From order to chaos and back - an inside look into the design process

A 2 minute read written by Phil October 10, 2013

illustration of a sausage on a fork

The big D - Design process is a little like making sausage - everyone loves the outcome but would rather be spared the gory details of how it’s made. Almost every design agency has their own marketing spin on their process and it’s always a clean, clinical, seamless process that includes some type of discovery research, followed by some type of iterative design process that leads seamlessly into a development phase. No fuss, no muss, just follow these simple steps and you’re guaranteed success.

This is a great big picture view that gives clients a sense of what to expect, but the reality is quite different.

waterfall diagram

The reality looks more like this:+

a more realistic process diagram - squiggles

The design phase isn’t a simple waterfall process that moves from one deliverable to another, it’s like a messy iterative process that involves moving forward and backward, zooming in and out.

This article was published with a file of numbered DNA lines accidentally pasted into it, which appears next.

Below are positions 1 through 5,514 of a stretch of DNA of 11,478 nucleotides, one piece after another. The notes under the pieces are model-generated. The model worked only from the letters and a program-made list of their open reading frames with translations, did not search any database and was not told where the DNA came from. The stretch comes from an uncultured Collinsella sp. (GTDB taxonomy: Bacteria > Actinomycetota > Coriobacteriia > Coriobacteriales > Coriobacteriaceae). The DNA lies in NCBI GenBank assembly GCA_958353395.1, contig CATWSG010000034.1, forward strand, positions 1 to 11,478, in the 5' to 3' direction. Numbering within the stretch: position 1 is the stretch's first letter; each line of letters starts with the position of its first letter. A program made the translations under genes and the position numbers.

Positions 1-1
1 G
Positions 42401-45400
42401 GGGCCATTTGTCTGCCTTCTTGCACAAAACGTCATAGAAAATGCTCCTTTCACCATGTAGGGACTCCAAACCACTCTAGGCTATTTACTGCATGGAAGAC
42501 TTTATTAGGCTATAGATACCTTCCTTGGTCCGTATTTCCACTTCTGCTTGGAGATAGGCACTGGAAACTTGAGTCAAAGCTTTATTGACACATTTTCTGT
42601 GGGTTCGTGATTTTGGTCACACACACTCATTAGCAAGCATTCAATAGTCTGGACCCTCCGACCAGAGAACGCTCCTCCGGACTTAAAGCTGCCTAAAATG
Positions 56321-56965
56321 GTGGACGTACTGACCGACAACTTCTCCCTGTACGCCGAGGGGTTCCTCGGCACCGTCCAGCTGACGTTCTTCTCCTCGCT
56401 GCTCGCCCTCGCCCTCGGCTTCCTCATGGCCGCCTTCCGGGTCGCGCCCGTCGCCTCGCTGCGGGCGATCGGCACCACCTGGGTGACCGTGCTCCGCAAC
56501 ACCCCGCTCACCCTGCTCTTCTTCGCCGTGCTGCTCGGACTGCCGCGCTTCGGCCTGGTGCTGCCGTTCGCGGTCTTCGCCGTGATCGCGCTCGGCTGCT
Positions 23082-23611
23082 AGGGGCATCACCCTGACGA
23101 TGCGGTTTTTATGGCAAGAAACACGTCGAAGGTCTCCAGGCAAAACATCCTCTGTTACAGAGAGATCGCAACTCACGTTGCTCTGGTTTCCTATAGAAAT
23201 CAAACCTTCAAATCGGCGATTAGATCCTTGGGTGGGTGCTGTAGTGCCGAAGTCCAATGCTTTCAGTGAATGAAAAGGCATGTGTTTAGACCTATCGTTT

I like to think of the design process as two competing forces: expansion and contraction.

We ask questions, expand our knowledge, making the playing field as wide as possible. At this point anything is possible and the world’s our oyster. And then we contract - returning to reality, embracing the constraints, honing in on details and reducing things to the core concept. Inevitably, this process will hit a barrier or a wall and we will have to start asking new questions and expanding again. The process continues each time expanding a little less and focusing a little closer.

Each time you start asking questions or prototyping, you put everything you have done to date in doubt, you question every answer you have collected and potentially have to go back and revise assumptions, technical infrastructure, content management system etc. and every answer you receive means reviewing and revising your documents, prototypes, wireframes etc.

While you are in the process it always feels like you are moving forward, but when you start to look at the process in detail you see the chaos. The truth for almost all projects is that we know where we want to end up and we know which steps we have to take, we do not know what the journey will actually look like.

We describe our process as a series of simple, coherent, linear, steps because no one would voluntarily sign up for the chaos that is the reality of the process. One of our biggest jobs on any project is to collaborate with our clients, involve them early and often and guide them through this process. This way they get to experience it first hand and see the magic that happens when all of these collaborative and chaotic forces combine to create a truly unique and extraordinary interactive experience.